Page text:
Wednesday, August 7, 2013

New Mexico: Bataan Death March

Some of the men who went to the Phillippines. Credit: Wilma Ticer Bull and NMSU


When I first arrived in New Mexico, Alamogordo specifically, I learned about the Bataan Memorial Death March. I wasn't clear on why - kind of in the middle of nowhere - there was this annual commemorative hike. I did some desultory research, but nothing New Mexico-specific jumped out at me, and I moved on to other things. It remained puzzling. 

But recently I read Oliver La Farge's essay in The Spell of New Mexico, and this caught me:  
... a whole regiment of New Mexico men, out of the Spanish-speaking hill villages, from the country of the drawling cowhands, from the deserts and mountains of the Indians, a whole regiment of them, .... lost on Bataan. 

Every spring participants in the Bataan Memorial Death March hike up to 26.2 miles through the White Sands Missile Range. Alas, the official memorial march page devotes only one sentence to the New Mexicans in Bataan:  Among those seized were members of the 200th Coast Artillery, New Mexico National Guard.

Of the 1,816 men in the 200th & 515th Coast Artillery (New Mexican units), 829 died in battle, while prisoners, or immediately after liberation.  There were 987 survivors.

From New Mexico State University:
In the 1930s, the men of the New Mexico National Guard were brothers, cousins, friends, and compadres. Some were part of a tradition -- their fathers, uncles, and grandfathers had also been members of the Guard.....

The New Mexico National Guard likes to remind other guard troops that they are the oldest militia in the United States. They trace their roots to the early 1600s, when a Spanish militia fought hostile Indians in the northern part of the state.....

The men of the 111th were ranch hands, miners, farmers, postal workers, students, professors, lawyers, and doctors. They knew each other from football teams, scout troops, or neighborhoods. They were friends or cousins, or members of the same tribe. ....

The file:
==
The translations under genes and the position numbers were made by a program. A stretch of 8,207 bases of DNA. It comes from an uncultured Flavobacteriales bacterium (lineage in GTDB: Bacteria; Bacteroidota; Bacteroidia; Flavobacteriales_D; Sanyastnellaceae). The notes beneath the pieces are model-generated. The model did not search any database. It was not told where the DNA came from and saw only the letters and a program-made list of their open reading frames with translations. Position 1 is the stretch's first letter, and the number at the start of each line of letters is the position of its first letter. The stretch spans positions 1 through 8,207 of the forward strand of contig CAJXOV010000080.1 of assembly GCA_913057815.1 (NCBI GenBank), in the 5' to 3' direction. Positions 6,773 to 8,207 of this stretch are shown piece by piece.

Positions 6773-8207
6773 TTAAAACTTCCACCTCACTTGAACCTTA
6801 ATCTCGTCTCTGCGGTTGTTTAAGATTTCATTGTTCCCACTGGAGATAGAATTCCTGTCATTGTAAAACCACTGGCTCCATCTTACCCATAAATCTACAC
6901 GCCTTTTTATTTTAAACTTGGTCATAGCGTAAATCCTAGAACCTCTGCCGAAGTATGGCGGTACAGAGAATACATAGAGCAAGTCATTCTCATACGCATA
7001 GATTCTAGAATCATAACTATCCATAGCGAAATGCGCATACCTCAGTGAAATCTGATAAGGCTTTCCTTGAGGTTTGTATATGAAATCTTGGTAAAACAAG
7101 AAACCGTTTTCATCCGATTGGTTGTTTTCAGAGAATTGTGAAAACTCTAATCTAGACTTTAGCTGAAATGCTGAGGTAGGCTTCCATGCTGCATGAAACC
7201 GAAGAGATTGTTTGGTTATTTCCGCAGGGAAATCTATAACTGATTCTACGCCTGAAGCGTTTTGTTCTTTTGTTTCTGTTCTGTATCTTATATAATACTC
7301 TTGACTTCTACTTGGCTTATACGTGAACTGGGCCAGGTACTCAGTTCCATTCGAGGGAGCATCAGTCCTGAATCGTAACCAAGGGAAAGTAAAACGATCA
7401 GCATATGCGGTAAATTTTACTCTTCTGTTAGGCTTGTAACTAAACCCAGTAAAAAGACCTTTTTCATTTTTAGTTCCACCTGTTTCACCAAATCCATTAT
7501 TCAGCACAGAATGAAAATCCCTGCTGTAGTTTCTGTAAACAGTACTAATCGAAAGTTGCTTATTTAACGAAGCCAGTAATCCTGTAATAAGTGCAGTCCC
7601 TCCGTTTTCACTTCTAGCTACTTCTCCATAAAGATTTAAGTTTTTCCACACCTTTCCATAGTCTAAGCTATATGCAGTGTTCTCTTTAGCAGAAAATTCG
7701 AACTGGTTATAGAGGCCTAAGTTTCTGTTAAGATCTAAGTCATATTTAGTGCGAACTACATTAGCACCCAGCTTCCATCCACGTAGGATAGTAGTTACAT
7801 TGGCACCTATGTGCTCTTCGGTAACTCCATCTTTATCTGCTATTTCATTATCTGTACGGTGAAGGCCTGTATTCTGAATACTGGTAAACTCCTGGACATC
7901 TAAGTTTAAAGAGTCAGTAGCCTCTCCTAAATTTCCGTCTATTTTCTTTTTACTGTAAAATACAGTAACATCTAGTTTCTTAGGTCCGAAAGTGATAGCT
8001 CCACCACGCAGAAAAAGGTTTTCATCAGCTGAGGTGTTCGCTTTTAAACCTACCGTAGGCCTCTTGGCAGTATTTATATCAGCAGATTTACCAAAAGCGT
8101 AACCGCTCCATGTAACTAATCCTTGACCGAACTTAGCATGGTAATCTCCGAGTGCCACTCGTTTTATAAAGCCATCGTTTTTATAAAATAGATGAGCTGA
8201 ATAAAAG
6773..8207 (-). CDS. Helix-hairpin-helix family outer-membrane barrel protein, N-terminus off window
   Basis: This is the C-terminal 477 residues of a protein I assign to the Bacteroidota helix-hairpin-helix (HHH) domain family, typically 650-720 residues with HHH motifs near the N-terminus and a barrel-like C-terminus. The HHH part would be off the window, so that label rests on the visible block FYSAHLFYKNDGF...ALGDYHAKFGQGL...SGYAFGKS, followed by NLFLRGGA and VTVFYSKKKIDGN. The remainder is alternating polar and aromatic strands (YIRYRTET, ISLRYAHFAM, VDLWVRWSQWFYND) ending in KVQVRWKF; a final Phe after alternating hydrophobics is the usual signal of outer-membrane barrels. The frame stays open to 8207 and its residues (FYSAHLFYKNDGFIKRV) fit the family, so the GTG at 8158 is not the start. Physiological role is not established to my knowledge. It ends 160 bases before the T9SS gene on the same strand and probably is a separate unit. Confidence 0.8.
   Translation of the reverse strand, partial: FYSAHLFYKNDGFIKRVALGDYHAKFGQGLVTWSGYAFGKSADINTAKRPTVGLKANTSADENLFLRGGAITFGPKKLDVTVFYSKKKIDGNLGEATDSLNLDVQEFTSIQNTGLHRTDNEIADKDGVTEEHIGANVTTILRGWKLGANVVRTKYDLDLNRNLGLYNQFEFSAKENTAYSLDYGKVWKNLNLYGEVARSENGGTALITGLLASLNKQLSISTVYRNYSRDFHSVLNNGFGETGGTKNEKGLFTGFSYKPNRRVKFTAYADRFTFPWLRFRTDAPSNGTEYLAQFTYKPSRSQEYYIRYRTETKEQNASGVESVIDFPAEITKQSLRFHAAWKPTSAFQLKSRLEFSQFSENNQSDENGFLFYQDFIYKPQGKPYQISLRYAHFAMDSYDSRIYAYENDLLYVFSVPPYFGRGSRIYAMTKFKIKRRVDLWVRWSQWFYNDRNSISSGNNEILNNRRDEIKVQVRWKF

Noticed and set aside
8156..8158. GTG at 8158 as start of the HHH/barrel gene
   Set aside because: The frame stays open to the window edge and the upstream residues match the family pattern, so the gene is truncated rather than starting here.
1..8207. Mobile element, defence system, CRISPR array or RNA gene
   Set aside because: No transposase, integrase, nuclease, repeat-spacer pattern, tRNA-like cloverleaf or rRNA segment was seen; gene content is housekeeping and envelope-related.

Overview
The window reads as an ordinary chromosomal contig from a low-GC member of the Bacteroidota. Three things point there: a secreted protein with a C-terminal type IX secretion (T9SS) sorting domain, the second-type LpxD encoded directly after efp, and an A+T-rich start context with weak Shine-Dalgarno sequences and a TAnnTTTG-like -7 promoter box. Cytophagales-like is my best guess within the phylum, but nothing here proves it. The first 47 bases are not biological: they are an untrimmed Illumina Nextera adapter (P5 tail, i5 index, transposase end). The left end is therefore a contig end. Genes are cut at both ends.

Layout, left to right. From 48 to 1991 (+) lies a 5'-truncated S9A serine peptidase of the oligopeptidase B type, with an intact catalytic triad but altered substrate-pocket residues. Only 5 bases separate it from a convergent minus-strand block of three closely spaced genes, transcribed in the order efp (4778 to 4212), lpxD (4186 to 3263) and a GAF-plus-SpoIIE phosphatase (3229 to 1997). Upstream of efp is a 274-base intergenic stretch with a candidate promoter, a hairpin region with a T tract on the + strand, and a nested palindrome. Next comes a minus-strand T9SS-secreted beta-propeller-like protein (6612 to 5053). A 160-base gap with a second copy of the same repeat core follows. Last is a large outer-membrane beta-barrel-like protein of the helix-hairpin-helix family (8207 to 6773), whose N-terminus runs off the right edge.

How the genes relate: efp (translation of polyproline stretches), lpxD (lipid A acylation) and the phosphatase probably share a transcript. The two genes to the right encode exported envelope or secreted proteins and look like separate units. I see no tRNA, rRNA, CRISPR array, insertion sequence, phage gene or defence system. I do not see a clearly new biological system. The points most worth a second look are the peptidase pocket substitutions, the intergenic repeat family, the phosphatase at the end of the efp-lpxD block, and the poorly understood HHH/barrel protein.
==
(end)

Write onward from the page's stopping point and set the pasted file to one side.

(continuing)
They represented New Mexico -- Anglos, Mexican Americans, Native Americans, and anyone else who cared to join. They were from nearly every tribe and every county in the state.


I would point you to a PBS (!) documentary on the 70th anniversary of the Bataan Death March, with an emphasis on the New Mexican units, except that this documentary seems primarily to be a vehicle for political self-aggrandizement by Senator Tom Udall and others. Ick.

Instead, here's a story from one survivor - Lorenzo Banegas.

Over 1800 New Mexican soldiers went to the Phillippines, and only half returned.

I don't know if this is true or not, but I read where New Mexico at the time of the war, only had about half a million residents, and that each was related to or knew at least one soldier caught up in the Bataan death march. 

A few years ago, I read Tears in the Darkness: The Story of the Bataan Death March and its Aftermath. Diligently researched, well told, and unsparing in its descriptions of the physical, mental, and emotional tortures before, during, and after the death march.



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